Samantha Shannon: “Cities are made of narrative.”

Blackwell’s, Edinburgh – 20th February 2015.

For those unfamiliar, Samantha Shannon is the talented author behind The Bone Season and its sequel, The Mime Order, which was released last month. The supernatural dystopian series, set in 2059, follows Paige Mahoney, a dreamwalker as she is attacked, kidnapped and taken to Oxford, unveiling a secret that’s been thriving for 200 years. Only two deep into her seven book series, she’s already cultivated a strong readership through her world building approach.

At the moment, she has a skeletal structure of where the books will go – she knows the important events and where characters need to be at the end of each book. But Samantha leaves room to manoeuvre. “I like the sense of fun, discovery and not knowing. I let the characters lead me.”

samantha shannon What stands out about The Bone Season is that, despite being widely attributed to YA even with adult characters, there’s a blend of genres it draws from. “I’m trying to give a slightly different experience in every book,” Samantha explains, wanting readers to be without concrete expectations. The Bone Season is a thriller, where The Mime Order could fall into crime; the third, untitled installment is leaning towards being revolutionary.

Though Samantha has crafted her own world through Scion and the various states of clairvoyance, she drew a lot from mythology. Her research took her through spirits, the occult, everything related. “This is a mess!” she remembers, choosing to look at their similarities – mediums, those who deal with plants or mirrors – and tweak them into her own, more cohesive vision.

Within that, gender is tackled somewhat differently, and she finds the handling of that an important topic. Nick is a gay character, but ultimately, says Samantha, he’s just a character; his sexuality is not important other than the direct impact it has with his own relationships with certain characters. “Gay characters can be gay, but also just be characters,” she explains. She didn’t want a token character, nor did she want the stereotypical, angsty coming out scene; it’s archaic, and is often the fall back because straight is the default character mentality assumed. She didn’t want to react to stereotypes, but just create another normal, rich character.

Reason is what underpins all of her decisions in plot. She admits she does like the forbidden love trope, but with actual explanations other than the empty “You can’t love me!” declaration. When the beings are human and inhuman, immortal, there’s a genuine conflict they face, and that makes the trope work.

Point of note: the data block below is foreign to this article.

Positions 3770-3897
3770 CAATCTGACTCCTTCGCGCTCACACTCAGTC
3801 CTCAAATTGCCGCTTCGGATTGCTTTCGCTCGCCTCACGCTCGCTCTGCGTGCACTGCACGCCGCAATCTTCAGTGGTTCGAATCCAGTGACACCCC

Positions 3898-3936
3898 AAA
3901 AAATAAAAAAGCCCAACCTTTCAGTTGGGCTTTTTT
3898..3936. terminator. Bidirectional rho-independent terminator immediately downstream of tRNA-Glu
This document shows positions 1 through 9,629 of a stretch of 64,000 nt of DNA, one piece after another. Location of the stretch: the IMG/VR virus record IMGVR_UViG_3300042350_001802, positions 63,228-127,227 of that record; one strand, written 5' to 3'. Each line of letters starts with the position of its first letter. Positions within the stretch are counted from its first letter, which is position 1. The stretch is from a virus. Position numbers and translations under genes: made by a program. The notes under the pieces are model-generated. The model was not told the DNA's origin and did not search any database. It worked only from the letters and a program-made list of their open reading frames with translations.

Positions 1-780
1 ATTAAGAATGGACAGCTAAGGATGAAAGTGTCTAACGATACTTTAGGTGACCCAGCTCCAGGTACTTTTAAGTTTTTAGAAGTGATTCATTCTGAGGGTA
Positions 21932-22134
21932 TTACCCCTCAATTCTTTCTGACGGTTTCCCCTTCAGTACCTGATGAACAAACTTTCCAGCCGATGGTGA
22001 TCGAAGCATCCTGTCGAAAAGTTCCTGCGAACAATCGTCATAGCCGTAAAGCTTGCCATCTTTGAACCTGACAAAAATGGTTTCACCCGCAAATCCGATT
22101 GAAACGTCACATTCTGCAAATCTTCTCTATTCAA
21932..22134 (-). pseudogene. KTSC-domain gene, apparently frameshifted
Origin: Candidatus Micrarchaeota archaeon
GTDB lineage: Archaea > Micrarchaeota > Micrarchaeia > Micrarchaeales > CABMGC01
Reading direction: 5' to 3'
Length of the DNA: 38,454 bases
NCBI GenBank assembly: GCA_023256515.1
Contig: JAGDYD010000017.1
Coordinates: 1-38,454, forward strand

“I have a death list,” she says, when questioned about George R R Martin’s seeming bloodlust, “of characters!” All of her characters are on a provisional death list, though the main reason she sees for death is for the necessary development to other characters. There will be no needless blood shed.

It’s this reality within the realm of her own unreality that brings her world to life. “Cities are made of narrative. Every street has a story to tell,” explains Samantha. At times she brought the Victorian Era histories, now wiped from the map, back to life on her streets. Excitingly for us up north, her stay in Edinburgh is for inspiration as it will be one of the cities featured in the next book.

That historical influence shows itself in one of the nicest ideas of The Mime Order – one in which print publishing is important, the infiltration of pamphlets on society being able to assert change. It does, she adds, have a lot of publishing in-jokes.

Though it’s started off relatively local, in the south of England, her sights are global. While she loved The Hunger Games, she questioned – what is everyone else in the world doing? Where does the money come from for revolution, or funding a regime? What about the people? This is something Samantha looks to explore, although she admits there are some limits, not wanting, for example, to write about a part of the world without doing it justice, to have those living there find it unauthentic.

To close, Samantha is asked for three words, as vague as she likes, that could work as spoilers for the entire series.

Pain. Travel. Death.

Well then…

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